A test of Hofstede's model of culture following his own approach

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Publisher
Emerald Publishing
Copyright
© Emerald Publishing Limited
ISSN
2059-5794
DOI
10.1108/ccsm-05-2020-0120
Publisher site
See Article on Publisher Site

Abstract

Recent studies exposed serious issues with Hofstede's popular model of culture, especially his uncertainty avoidance (UA) and masculinity-femininity (MAS–FEM) dimensions. However those studies did not focus on work-related issues as in Hofstede’s research.Design/methodology/approachWe followed Hofstede’s approach to his dimensions more closely than anyone before in a large cross-cultural study. We used data from the nationally representative International Social Survey Program (over 50,000 respondents from 47 countries), measuring work goals and work-related stress in a way similar to Hofstede's.FindingsUA and MAS–FEM, as measured and described by Hofstede, did not replicate. They lack internal consistency and the items that target them are not associated with Hofstede's UA and MAS–FEM indices. Instead, some of those items follow a very different and sound logic, invalidating Hofstede's UA and MAS–FEM theories. Our study provides additional evidence that UA and MAS–FEM are misleading artifacts of Hofstede's IBM database, with no analogues outside IBM. An improved, recently reported version of individualism-collectivism (IDV-COLL) replicated nearly perfectly, solidifying the validity of that dimension of national culture. A revised version of long-term orientation, called flexibility–monumentalism (FLX–MON) also replicated well.Research limitations/implicationsWe discuss lessons for the cross-cultural field, including cross-cultural management, as well as policy-making by national governments, to be drawn from the controversial story of Hofstede's model. We advise a stronger focus on empirical confirmation and replication rather than excessive faith in fascinating, yet unproven theory.Practical implicationsTo avoid further confusion, we advise researchers, consultants and managers to reconsider the use of Hofstede's UA and MAS–FEM and focus on the valid dimensions in the revised Minkov-Hofstede model.Social implicationsA number of national governments recently launched large-scale studies of their national cultures, based on Hofstede's model. The goal of those studies was to involve culture in the design of social and economic development policies. Studies of this kind should be founded on empirically sound models or else they can result in the formulation of flawed policies.Originality/valueThis is the first study of large samples from many nations showing that even when Hofstede's method is followed closely by focusing on work-related issues, UA and MAS–FEM do not emerge from the data, and this is not because of data deficiencies but because the logic of UA and MAS–FEM is demonstrably flawed. Our study also demonstrates new methods for the replication of IDV-COLL and FLX–MON, though without claiming that they are superior to existing ones.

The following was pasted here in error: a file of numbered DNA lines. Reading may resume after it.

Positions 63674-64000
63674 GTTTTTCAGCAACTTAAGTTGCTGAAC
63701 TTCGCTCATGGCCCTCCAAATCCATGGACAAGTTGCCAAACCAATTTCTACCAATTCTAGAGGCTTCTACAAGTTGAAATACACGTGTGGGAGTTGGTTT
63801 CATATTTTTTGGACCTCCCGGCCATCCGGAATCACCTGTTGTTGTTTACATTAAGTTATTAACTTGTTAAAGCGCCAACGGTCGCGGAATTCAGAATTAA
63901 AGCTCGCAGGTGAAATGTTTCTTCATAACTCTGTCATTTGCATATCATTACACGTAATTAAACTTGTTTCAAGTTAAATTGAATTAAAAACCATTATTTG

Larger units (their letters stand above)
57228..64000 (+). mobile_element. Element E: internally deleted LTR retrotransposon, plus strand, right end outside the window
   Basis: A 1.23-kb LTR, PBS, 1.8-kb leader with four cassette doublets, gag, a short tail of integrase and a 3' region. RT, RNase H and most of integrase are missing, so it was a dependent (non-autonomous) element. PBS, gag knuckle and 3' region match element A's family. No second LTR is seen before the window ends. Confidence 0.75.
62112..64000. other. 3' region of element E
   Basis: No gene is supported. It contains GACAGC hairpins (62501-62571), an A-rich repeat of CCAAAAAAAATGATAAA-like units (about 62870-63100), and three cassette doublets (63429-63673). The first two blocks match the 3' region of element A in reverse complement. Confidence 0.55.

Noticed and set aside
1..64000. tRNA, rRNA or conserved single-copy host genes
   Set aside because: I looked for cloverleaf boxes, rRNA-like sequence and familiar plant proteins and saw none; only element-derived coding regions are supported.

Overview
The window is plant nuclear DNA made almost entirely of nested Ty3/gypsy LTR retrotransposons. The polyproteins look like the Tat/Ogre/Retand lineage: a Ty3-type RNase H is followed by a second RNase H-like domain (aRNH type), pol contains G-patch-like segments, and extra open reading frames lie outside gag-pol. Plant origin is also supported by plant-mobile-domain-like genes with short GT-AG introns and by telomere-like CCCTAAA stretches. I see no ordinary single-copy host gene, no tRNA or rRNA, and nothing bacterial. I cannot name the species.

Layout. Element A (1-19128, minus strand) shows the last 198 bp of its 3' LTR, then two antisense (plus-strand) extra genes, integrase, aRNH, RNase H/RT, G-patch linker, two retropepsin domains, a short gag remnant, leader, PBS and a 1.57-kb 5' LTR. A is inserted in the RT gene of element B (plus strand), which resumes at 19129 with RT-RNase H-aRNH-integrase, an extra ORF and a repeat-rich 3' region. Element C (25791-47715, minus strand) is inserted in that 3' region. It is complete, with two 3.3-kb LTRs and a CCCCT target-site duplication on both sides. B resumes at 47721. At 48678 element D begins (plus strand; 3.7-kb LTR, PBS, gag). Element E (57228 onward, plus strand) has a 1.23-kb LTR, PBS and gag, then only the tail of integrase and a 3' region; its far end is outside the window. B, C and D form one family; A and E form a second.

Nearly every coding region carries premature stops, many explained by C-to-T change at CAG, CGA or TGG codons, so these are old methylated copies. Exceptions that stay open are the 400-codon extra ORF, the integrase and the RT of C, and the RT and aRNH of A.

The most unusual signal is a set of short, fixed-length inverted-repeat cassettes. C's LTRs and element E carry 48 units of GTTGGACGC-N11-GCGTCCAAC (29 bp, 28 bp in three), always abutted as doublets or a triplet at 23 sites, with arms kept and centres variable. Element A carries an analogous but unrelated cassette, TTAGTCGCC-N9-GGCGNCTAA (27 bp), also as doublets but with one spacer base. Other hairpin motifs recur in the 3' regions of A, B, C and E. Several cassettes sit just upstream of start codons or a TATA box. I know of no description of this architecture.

Journal

Cross Cultural & Strategic ManagementEmerald Publishing

Published: Apr 29, 2021

Keywords: Culture; Work goals; Values; Hofstede; Uncertainty avoidance; Masculinity-femininity; Individualism-collectivism; Long-term orientation; Flexibility–monumentalism

References